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I am determined that January will not be blue this year! January will be jubilant. The weather may be damp and dismal but the New Year larder is alive with colour and comfort. Seasonal food in January forms a vibrant patchwork of flavours - from fresh citrus and gorgeous greens to warming, slow cooked meat dishes.
Banishing the booze and rediscovering your running shoes should be easier with some citrus zing in your system. Christmas may have been saturated with satsumas and candied peel, but remember that oranges are not the only fruit. Start your mornings with a sliced grapefruit and a sprinkling of brown sugar. The truly serious might endure an ice cold shower beforehand.
Grapefruit was discovered by accident in Barbados in the 1750s, making it a relative enfant on the fruit family tree. It was known in Barbados as the 'forbidden fruit' which seems rather silly considering its immense health credentials. The easiest and tastiest grapefruits to get hold of in the UK are the white and pink varieties, the pink sometimes known as 'Ruby Red.'
The zesty combination of sweet and tart notes in grapefruit mean they transfer easily from sweet to savoury dishes. Toss white grapefruit through a salad of peppery watercress and roasted duck or vitalise a yoghurt cake with slivers of pink flesh. Grapefruit also has a natural affinity for the avocado, another great fruit for those on a health kick.
At this time of year these rosy rounds will abound the shops so stock up and feel better!
As much as a citrussy start to the day will put a spark in your step, when the nights draw in it's all about comfort food. January is actually the official month of slow cooking, and moving away from the heaviness of Christmas fodder and into the simplicity of slow food is one of my greatest New Year pleasures.
As the post-Christmas pinch affects the pocket as well as the belly, save money and cut calories by making heartening stews using cheaper cuts of beef. Larger, tougher cuts with abundant connective tissue like brisket are best braised or stewed. Braising, or cooking in a small amount of liquid at a low temperature, helps moisten and soften the meat, whereas stewing is a great way to bulk out smaller pieces of meat with winter vegetables or perhaps a healthy pulse like pearl barley.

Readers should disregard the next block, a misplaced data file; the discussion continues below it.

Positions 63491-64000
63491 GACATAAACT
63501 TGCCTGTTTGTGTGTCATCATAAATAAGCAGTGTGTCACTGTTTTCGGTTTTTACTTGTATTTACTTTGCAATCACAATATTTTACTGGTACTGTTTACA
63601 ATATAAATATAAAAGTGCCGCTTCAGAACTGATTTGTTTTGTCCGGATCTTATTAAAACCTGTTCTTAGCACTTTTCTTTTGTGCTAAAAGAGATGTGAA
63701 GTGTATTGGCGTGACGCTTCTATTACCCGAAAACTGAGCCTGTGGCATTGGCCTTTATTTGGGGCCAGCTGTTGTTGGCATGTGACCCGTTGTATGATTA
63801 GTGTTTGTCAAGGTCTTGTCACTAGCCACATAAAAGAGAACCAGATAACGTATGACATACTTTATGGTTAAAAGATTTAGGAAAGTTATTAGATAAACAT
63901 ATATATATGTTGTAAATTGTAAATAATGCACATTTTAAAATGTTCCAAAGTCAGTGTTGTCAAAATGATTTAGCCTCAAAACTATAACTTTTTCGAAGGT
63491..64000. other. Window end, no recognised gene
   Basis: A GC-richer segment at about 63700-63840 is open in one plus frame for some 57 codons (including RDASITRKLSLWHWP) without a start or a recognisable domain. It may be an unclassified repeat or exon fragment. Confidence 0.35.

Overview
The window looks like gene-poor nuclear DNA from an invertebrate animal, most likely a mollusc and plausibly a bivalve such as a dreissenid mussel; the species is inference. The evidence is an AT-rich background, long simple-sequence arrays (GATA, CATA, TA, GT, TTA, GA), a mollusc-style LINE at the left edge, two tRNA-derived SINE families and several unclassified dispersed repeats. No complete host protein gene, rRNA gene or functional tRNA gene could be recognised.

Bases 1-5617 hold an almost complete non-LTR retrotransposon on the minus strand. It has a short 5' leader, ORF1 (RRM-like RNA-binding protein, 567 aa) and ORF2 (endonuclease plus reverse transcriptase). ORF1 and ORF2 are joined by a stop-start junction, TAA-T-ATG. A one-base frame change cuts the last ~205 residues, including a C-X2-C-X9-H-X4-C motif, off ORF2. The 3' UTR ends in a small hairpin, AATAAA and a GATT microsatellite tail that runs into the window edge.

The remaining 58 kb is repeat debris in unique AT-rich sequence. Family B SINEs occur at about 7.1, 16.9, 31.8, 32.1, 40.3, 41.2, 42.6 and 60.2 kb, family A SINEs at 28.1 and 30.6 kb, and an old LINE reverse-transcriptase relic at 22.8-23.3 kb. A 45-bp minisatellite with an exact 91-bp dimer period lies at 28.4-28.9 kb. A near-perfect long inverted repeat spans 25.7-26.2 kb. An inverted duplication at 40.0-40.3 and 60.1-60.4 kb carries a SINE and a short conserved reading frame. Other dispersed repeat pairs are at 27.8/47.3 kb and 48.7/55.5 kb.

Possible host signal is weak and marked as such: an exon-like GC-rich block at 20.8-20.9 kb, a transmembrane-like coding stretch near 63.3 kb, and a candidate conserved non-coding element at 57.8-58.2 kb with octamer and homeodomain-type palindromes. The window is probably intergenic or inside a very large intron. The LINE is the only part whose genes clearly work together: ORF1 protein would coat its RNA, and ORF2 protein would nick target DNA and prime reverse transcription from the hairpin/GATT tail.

If you are feeling a little under the weather, blow out the cobwebs by dusting your dishes with aromatic spices like cumin and turmeric. Trying adding sumac for zing. I have had something of a whirlwind affair with this spice in recent days. Sumac is a small, spiralling shrub grown all over the world, whose crimson berries are dried and ground to a deep purple powder. Before lemons made their way to the Old World, cooks in the Middle East often used sumac to add fruity sourness to a dish, and its flavours can transform basic cooking. Sprinkle on fat homemade chips for a tantalising TV snack or try it in your morning scrambled eggs.
Finally, for a cheering January dinner with friends, try slow roasting chicken with lots of lemon, garlic and thyme and a little vegetable stock for a light but restorative supper. This dish goes well with cumin roasted chickpeas and fresh greens, and is delightfully guilt free!
Once your friends and family have devoured the chicken, all that's left to do is render the leftover bones and flesh into a restorative and humble stock. Brush the bones with olive oil and roast for an hour on a low heat. Then add to a pot of stock basics (whatever you have to hand) and simmer. If you are lucky enough to have a whole afternoon free then let the stock sit all day, but otherwise a couple of hours will do nicely. The end result is a satisfyingly frugal broth which will liven up risottos and soups and could even be sipped to help rid oneself of a January cold.